Political turmoil: It is nothing new
Considering the almost boundless opportunities offered by America’s free-market system, it is difficult to be sympathetic with the rioters out in the streets of the Democrat-run big cities. If their main issue is police brutality, statistics show that the police, white or black, try very hard to deal in an appropriate manner with everyone. Exceptions are rare. But if you are going to burn down businesses and kill people, seems like you ought to have a lot more justification.
Have we seen actually justified political turmoil before? Yes. Early in the 20th Century, there was well-justified political turmoil as the leadership of both Great Britain and the United States were compelled to face up to the legitimate concerns of the Working Class.
Just before World War I the British electorate realized their Ruling Class, who send their sons to Eton and Harrow and on to Oxford and Cambridge cared little for those who mined the coal, fished the oceans, and soldiered across the Empire.
The British Isles and the United States were shifting from agricultural economies and into the Industrial Revolution. As the landed gentry and the barons of industry grew rich (think Downton Abbey) conditions in the factories and the mines were wretched. In America, the Trusts and the railroads had an iron grip on the U.S. economy. All to the detriment of the farmers and others who worked with their hands.
The British election of 1906 "appeared" to take the control of the British government out of the hands of the uncaring Tories (Conservatives) and place the government in the hands of the Liberals. That, however, was an illusion because, with a few exceptions, the leading liberals were also the sons of Eton and Harrow, Oxford and Cambridge. Same Ruling Class. Just a bit kinder and gentler.
But the Liberals got a kick in the derrière when Mr. Winston Churchill left the Tories to join the Liberals. Churchill, the grandson of a duke, teamed up with the Welsh commoner, David Lloyd George, to enact legislation to improve wages and working conditions, and to create old-age pensions.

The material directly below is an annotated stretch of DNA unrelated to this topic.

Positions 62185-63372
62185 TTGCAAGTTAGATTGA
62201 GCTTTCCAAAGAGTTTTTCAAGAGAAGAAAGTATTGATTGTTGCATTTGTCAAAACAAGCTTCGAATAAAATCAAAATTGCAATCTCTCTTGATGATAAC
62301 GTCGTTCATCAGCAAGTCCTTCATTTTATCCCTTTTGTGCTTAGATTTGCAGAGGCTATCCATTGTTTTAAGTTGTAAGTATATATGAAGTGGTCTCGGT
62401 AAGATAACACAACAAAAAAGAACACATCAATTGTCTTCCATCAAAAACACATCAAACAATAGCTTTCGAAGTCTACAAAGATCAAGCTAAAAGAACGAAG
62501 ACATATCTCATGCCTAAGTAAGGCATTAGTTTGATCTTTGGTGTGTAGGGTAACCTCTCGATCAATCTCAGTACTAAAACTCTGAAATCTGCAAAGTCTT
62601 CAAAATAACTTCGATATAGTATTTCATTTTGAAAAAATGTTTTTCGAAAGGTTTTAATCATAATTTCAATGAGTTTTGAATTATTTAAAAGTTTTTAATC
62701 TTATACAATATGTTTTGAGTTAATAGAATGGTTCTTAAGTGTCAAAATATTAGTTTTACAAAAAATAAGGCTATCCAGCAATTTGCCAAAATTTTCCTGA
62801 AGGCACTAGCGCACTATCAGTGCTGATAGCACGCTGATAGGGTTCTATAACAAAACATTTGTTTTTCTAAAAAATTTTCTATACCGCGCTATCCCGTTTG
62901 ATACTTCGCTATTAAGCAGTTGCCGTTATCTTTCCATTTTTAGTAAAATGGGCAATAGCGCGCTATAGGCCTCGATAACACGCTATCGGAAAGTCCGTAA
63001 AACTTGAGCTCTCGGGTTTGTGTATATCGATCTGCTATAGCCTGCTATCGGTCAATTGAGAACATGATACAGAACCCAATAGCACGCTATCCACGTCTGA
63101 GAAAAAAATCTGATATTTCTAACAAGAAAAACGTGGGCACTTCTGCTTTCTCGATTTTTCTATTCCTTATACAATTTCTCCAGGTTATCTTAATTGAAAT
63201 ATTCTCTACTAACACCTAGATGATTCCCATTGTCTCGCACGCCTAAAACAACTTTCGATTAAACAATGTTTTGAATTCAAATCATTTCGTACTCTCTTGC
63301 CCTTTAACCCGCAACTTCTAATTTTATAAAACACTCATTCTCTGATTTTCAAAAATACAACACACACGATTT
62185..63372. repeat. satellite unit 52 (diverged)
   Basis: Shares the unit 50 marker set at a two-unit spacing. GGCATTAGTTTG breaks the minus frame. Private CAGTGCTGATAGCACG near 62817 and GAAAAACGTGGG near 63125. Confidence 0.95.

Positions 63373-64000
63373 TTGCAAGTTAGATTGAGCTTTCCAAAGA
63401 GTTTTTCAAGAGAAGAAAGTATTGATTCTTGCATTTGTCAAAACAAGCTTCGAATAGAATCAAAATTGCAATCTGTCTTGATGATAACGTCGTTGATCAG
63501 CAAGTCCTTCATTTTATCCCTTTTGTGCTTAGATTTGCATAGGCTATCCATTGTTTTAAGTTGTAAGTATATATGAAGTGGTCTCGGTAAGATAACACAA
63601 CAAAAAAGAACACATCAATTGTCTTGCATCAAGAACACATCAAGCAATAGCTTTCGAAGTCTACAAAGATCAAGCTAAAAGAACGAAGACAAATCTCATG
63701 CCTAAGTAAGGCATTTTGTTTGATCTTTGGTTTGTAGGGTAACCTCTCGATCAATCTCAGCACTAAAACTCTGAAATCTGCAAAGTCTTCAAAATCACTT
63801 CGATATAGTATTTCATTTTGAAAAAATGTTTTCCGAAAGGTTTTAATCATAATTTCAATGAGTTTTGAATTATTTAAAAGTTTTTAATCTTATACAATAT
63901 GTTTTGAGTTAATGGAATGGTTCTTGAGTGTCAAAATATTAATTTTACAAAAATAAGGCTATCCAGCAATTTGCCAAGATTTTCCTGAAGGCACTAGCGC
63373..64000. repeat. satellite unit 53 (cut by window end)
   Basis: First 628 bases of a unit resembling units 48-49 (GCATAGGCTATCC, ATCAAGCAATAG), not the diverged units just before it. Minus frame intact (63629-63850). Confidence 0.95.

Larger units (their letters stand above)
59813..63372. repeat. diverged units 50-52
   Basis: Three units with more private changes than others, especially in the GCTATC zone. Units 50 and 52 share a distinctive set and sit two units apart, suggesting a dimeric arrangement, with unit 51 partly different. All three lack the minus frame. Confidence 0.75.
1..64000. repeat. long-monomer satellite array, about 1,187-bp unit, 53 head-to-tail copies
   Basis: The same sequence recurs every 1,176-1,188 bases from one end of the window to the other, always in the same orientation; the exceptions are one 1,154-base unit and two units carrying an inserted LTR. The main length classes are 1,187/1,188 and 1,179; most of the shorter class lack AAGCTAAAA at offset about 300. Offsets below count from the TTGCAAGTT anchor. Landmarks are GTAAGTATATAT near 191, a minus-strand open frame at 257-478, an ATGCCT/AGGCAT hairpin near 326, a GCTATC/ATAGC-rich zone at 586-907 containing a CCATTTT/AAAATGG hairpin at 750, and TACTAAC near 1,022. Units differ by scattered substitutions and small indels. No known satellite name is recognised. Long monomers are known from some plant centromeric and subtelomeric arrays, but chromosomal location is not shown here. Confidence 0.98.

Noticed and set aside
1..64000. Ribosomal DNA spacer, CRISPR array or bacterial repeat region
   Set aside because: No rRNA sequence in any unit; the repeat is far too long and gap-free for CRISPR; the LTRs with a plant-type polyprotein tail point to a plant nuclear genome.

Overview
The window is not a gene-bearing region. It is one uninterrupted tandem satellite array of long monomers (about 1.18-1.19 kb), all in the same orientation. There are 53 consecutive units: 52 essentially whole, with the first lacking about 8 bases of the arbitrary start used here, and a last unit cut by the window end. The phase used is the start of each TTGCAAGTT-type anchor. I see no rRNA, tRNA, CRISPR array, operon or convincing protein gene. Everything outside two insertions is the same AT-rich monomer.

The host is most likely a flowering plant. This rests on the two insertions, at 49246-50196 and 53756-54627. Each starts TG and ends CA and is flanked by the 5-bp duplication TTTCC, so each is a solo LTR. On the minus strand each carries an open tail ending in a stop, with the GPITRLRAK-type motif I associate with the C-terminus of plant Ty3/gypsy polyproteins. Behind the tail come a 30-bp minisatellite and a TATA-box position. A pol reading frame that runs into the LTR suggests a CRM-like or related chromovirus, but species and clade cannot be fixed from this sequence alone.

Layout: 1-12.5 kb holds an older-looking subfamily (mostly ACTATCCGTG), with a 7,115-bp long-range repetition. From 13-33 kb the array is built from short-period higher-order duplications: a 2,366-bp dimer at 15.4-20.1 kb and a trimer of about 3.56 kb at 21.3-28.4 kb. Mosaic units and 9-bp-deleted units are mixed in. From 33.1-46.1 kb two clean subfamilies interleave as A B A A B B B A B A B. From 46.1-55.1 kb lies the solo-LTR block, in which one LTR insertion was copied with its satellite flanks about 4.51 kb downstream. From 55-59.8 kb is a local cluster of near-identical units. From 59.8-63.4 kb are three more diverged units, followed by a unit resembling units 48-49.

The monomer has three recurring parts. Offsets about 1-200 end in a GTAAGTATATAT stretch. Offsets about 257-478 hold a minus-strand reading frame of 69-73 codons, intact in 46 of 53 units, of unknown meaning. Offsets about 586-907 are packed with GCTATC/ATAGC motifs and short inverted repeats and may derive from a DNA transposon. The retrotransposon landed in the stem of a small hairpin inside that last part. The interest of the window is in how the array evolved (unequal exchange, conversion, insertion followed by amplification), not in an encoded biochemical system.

In America, President Teddy Roosevelt responded to the legitimate concerns of America’s Working Class by enacting his "Square Deal" to bust the Trusts, to control the railroad barons, to clean up the unsanitary and unsafe food and drug industries and to rescue public lands from exploitation.
Fast forward to post World War II America where the government passed back and forth between Republicans and Democrats who, like their British cousins, turned out to be just another Ruling Class called: the East Coast Establishment or Deep State. The very people who shipped American jobs to Red China and supplied the Military-Industrial Complex with unending wars, some of them not in the vital interest of the United States.
But, with the election of 2016, all that changed in America when a tough-talking, all-too-human New Yorker became President of the United States. So now, in 2020, what does America do? Press forward for four more years or resuscitate the Deep State? Maybe Confucius provides a clue: "Better a diamond with a flaw than a pebble without."
Suggested reading: The Proud Tower : Portrait of the World Before the War, 1890-1914. Barbara W. Tuchman (1962).
©2020. William Hamilton.
William Hamilton is a laureate of the Oklahoma Military Hall of Fame, the Oklahoma Journalism Hall of Fame, the Nebraska Aviation Hall of Fame, the Colorado Aviation Hall of Fame, and the Oklahoma University Army ROTC Wall of Fame. Dr. Hamilton’s latest book: Formula for Failure in Vietnam: The Folly of Limited Warfare can be ordered toll free at: (800) 253-2187 Or, go to Amazon.com.